LOUISVILLE (AP) — A Kentucky abortion clinic suffered another setback Thursday when the state’s Supreme Court turned down its appeal of an order that closed the facility two months ago amid a struggle with Republican Gov. Matt Bevin.
The high court upheld a Kentucky Court of Appeals ruling that ordered EMW Women’s Clinic in Lexington to stop performing abortions until it either gets a license from the state or its lawsuit is resolved.
The Supreme Court’s opinion marked the latest development in an ongoing licensing dispute between the clinic and the state Cabinet for Health and Family Services. Bevin’s administration insists the clinic performed abortions without a state license. The clinic’s owner, Ernest Marshall, counters that he’s exempt from the licensure requirement because the clinic is a private physician’s office.
In June, a three-judge panel of the Court of Appeals had reversed a lower court decision in favor of the clinic. The judges questioned whether the clinic would qualify as a private doctor’s office because it had performed only abortions for the past year.
“In consideration of the evidence in the record, there is ample reason to believe that EMW has failed to establish its likelihood of proving its status as an exempted facility,” the Supreme Court said in its unanimous decision. “In turn, we think there is a substantial possibility the cabinet may succeed in proving the clinic is an unlicensed abortion facility.”
Bevin praised the ruling as “proper and necessary” to protect the health and safety of women.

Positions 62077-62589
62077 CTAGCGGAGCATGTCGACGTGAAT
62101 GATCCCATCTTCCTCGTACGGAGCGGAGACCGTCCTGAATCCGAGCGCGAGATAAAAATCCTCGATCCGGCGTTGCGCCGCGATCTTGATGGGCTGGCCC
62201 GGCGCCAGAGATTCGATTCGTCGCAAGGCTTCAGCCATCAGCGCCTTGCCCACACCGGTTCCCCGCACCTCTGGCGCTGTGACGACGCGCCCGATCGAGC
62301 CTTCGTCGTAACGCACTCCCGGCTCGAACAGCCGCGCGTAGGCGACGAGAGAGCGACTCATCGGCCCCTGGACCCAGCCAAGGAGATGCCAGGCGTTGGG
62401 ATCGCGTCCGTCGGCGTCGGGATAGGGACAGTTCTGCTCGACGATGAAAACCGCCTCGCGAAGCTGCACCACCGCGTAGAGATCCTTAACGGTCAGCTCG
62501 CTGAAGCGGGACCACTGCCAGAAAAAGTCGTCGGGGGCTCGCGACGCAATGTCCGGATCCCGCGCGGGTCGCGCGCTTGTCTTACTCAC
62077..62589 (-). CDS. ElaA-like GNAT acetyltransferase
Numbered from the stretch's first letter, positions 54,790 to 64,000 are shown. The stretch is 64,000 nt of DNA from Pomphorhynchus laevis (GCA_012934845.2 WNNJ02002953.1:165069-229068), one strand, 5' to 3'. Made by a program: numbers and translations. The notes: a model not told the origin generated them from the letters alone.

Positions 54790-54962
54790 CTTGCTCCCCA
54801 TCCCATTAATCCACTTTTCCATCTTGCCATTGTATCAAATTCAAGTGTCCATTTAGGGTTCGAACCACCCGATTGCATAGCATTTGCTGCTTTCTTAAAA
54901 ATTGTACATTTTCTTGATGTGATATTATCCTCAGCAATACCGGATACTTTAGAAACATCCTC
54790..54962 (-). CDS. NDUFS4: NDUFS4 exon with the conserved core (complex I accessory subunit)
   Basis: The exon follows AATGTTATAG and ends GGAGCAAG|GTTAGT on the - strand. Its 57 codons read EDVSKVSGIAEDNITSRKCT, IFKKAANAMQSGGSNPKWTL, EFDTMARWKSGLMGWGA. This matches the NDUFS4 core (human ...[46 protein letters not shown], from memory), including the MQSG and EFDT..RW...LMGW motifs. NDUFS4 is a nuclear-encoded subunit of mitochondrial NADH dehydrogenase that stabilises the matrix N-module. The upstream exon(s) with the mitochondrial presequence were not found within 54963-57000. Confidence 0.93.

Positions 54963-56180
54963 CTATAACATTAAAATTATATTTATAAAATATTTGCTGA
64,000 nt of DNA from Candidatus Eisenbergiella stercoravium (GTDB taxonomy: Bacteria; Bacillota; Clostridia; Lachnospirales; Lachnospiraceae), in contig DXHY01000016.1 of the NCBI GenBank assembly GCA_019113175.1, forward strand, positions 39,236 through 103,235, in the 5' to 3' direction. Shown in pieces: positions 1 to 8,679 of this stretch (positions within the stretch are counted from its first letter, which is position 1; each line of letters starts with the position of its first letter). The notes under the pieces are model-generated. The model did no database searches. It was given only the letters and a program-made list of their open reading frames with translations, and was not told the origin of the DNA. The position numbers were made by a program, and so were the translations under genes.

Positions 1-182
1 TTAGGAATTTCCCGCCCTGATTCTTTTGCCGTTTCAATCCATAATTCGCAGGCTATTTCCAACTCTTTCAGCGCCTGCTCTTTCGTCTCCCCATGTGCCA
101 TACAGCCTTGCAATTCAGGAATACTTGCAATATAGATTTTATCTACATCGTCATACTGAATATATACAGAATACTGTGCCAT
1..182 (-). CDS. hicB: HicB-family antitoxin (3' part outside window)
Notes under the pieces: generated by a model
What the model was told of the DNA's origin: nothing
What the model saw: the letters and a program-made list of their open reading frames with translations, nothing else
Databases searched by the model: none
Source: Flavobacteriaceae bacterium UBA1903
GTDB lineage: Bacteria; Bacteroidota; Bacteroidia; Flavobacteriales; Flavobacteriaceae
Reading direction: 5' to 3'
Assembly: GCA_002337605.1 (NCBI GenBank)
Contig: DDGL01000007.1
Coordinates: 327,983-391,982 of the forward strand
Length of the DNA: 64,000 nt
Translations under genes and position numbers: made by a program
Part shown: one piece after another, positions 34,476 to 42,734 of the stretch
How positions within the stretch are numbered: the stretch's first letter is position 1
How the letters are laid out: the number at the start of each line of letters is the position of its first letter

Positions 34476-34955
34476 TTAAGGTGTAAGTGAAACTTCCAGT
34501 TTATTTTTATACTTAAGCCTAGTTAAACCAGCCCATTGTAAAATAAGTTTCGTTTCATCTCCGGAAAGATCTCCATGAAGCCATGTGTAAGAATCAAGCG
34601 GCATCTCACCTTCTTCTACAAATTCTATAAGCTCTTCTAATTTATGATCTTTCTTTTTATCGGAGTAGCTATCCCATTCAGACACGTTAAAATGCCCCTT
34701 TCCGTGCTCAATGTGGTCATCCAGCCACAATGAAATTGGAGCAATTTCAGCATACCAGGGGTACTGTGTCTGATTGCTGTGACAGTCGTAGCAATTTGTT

“The laws of Kentucky matter and must be followed, even when individuals, corporations or lower court judges think otherwise,” he said.
The clinic’s attorney, Scott White, said he’s disappointed by the decision, but added he feels “rather bullish on ultimately winning” when the case returns to Fayette Circuit Court for further proceedings. The issue then will be whether a permanent injunction should be issued that would keep the clinic closed until it gets a license from the state.
“The fight for the EMW Clinic to be reopened and the rights of Kentucky women will continue,” White said.
He said his client is trying to fend off “a direct assault by this administration on the settled constitutional right of a woman to a legal abortion.”
In its opinion, the Supreme Court said it also weighed the issue of access to abortion services. With the court-ordered closure of EMW, the only option in Kentucky for women seeking abortion services is in Louisville, the opinion noted.
Of the 3,187 abortions done in Kentucky last year, 411 were performed at the EMW clinic in Lexington, while 2,773 were done at a Louisville clinic, the court said. The other three were done at another facility in Louisville, it said. Lexington is about 80 miles east of Louisville.
Since the overwhelming majority of the abortions were done in Louisville, the court said, “it stands to reason that an overwhelming majority of women seeking an abortion in Kentucky will not be deterred by this decision either way.”
The Supreme Court said its ruling dealt with the temporary injunction closing the clinic, not on any broader issue involving abortion rights.
“Today’s case does not ask us to declare when life begins or to what extent the state may prevent a woman from terminating a pregnancy,” the court said. “We wish to be clear at the outset that this case is not about the right to abortion.”